Frisbee, Fashion, Philosophy, Oh My!

The Hidden Gems on Charger Boulevard

Annabelle Behrhorst signs up the fashion club during the school’s annual club fair.

In a school of nearly two thousand students, it’s no surprise that some of the activities on campus go unnoticed; however, these somewhat-obscure groups and clubs are more than meets the eye. Through fashion, frisbee golf, community contributions and more, Chargers are making the most of their high school experience by creating spaces for those with similar interests. Here are a few:

Fashion Club

Fashion club president Lily Simmons advertising her organization at the club fair. Students had the chance to learn about and sign up for the club, as well as get a chance to see what they do. (Lily Simmons)

This fashion-forward crowd does everything. Led by president Lily Simmons and sponsor Coach Denise Stripling, they meet once a month to design outfits, critique the Met Gala, upcycle clothing and work on other projects. However, for many members, the club is about more than just clothing; it’s about finding people who share a passion.
“I’ve met a lot of people that I never would have in classes. It’s a way to bring together people with similar interests that you wouldn’t normally know,” said Simmons. “I try to make it the most welcoming environment because I feel like people need that in high school. I think we need a place that we can feel valued and listened to.”
Interested? Find them at @championfashionclub on Instagram, or stop by Coach Stripling’s room (B156).


Champions for Change

(L to R) Nurse Moreno, junior Regan Alt, and junior Lily Fresher selling Gold Out t-shirts for Champions for Change. (Amy Steward)

Founded two years ago, this club has jumped from just five members in the 2020-2021 school year to two dozen. Students may not recognize this club’s name, but they’ve witnessed their actions. Champions for Change is the group responsible for handing out free cookies to SAT takers; Boerne Boo, a trunk-or-treat fundraising event; selling hot beverages the mornings of finals week; and Gold Out, the campaign to raise money for childhood cancer. Every month or two, Champions for Change takes on a new service project focused on mental health, cancer awareness, bullying, or other issues centered around high schoolers and Boerne as a whole.
“I’ve loved being able to give back to the Boerne community while meeting great people,” said senior Tiare Paquet, who serves as the club’s treasurer. “My favorite thing we’ve been able to do is the Boerne Boo. It was super fun to talk to lots of new people and hand out candy to little kids.”
Interested? Check them out at @champs.for.change on Instagram, or stop by Nurse Moreno or Mrs. Steward’s rooms (the nurse’s office and B221).

Disc Golf Club

Some of the seniors of the club pose with their frisbees after a long day of disc golf. (The Disc Golf Club on Instagram)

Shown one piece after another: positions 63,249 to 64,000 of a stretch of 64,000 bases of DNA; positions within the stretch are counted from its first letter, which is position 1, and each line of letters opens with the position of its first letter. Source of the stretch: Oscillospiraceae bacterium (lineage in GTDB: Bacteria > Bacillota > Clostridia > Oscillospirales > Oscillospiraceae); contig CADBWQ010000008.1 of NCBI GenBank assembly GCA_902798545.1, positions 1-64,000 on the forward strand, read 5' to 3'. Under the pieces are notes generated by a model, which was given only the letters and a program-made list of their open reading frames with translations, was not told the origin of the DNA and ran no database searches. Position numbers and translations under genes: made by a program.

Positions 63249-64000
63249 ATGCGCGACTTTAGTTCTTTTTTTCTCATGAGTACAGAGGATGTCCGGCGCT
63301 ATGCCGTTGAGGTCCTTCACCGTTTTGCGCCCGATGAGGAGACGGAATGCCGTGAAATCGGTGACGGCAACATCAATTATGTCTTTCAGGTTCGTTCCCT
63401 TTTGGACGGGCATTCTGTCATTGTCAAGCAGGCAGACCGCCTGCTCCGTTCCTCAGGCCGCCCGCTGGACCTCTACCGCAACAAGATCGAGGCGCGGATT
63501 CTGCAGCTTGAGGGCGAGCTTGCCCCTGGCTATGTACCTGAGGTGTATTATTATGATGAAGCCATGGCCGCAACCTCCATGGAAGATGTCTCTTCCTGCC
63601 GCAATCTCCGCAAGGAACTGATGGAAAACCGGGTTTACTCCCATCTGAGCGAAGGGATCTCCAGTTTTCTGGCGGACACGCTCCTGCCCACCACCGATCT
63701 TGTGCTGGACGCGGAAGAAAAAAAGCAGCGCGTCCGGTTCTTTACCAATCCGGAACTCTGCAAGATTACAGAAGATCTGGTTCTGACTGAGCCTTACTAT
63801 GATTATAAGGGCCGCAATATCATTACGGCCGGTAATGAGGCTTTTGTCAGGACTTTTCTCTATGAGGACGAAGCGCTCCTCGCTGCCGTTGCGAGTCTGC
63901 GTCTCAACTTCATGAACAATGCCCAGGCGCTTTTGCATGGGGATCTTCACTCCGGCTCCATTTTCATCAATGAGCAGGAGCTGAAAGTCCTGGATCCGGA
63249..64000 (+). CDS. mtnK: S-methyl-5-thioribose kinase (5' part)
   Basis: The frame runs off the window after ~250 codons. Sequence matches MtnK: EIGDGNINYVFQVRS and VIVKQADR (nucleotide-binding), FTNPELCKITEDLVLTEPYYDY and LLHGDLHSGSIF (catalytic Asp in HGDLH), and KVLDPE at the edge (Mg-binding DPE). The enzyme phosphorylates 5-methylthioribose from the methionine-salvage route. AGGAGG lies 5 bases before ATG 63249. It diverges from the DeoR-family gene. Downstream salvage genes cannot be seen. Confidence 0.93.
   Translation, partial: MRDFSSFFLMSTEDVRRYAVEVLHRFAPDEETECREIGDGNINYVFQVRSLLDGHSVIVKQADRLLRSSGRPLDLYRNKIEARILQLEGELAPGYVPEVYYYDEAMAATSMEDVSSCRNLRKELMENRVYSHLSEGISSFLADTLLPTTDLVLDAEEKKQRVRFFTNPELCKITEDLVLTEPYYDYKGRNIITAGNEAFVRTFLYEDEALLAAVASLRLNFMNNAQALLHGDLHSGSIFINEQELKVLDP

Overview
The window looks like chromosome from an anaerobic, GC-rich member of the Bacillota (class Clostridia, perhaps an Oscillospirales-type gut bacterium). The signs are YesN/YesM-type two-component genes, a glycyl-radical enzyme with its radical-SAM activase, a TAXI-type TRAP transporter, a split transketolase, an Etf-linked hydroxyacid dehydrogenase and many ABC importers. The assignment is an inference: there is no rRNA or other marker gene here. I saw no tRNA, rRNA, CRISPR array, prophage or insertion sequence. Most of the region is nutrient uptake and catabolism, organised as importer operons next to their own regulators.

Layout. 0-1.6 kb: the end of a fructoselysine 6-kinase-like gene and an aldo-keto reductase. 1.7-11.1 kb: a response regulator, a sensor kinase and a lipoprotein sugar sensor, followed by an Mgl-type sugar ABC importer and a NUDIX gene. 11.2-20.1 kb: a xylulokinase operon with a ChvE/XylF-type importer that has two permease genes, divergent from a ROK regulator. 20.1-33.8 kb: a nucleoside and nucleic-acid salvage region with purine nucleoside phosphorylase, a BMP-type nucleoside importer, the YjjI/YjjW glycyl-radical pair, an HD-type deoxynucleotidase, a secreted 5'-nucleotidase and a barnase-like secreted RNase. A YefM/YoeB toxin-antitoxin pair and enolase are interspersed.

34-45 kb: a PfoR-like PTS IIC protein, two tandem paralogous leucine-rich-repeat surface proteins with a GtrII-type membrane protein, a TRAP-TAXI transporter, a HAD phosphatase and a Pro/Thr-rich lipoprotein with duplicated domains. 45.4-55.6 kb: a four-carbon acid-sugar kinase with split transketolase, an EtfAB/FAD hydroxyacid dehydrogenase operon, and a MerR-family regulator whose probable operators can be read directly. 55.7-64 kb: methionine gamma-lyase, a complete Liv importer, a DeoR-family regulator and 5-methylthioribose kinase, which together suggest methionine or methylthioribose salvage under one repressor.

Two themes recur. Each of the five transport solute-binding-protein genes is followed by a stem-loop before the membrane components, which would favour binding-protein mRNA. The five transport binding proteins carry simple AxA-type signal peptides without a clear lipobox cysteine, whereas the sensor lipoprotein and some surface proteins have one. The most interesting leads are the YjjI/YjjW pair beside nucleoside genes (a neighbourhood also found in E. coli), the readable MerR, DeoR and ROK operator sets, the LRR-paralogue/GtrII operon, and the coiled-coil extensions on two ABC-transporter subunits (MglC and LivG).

The park in Deer Meadows is overrun once a month by dozens of frisbee-sporting teenagers, all there for one thing: disc golf. This club doesn’t compete — they just get together and play disc golf. Coach Tate is listed as sponsor, but it is managed and supported entirely by a board of students.
“Obviously, we play disc golf, but I would say it’s more,” said senior Jack Weltens, one of the board members. “It’s easy to pick up, easy for everybody to do, and it’s great for messing around, having a good time and hanging out with friends. Honestly, that’s what the club was built for.”
Interested? Check them out at @championdiscgolf on Instagram or stop by Coach Tate’s room (A217).

Philosophy Club

Leo Petriu  presents to the rest of the Philosophy Club. (Amy Steward)

Technically, it’s our school’s second Philosophy Club; the first club was made entirely of seniors and disappeared after a single year. Some speech and debate students brought it back from the dead, making Philosophy Club the newest addition to our school’s club roster. Their first-ever meeting was held this year on Monday, February 7.
“Students will end up presenting topics and having discussion over a variety of issues that interest them,” said sponsor Mr. Brett Moseley, who holds a graduate degree in philosophy. “Philosophy is also a lot of fun since most of the disciplines examine very simple but vexing problems, like ‘What kinds of things exist?’ or ‘How do we know that the grass is green?’”
Interested? Stop by Mr. Moseley’s room any time (B170).

CHIP – Champion Improv

Some of last year’s CHIP members during an improv exercise. This was one of CHIP’s performances where they played improv games for an audience, in the style of “Whose Line is it Anyway?” (Champion Theater Instagram)

A student-led improv troupe is on the more-unique side of Champion’s hidden gems. With performances similar to an episode of Whose Line is it Anyway?, this group of theatre devotees plays improv games for audiences. Champion High Improv Performance, more affectionately known as ‘CHIP,’ is led each year by theater’s vice president.
“Every once in a while we get together and do a couple — we call them games, but, you know, they’re exercises — so that we can improve our improv skills. You can’t really rehearse improv since that defeats the entire purpose,” said sophomore Trent Adamson, a member of CHIP. “After a few months we’ll do a performance for everybody. We use the skills that we’ve learned throughout the practices to do the performance, and hopefully it’s good — sometimes it’s not — but we always try to do our best.”
There are no more performances scheduled for this semester, but check them out next year; performances are every month or two in the blackbox, and are completely free to attend. Interested? Check them out at @championtheatre on Instagram or stop by the theater room any time.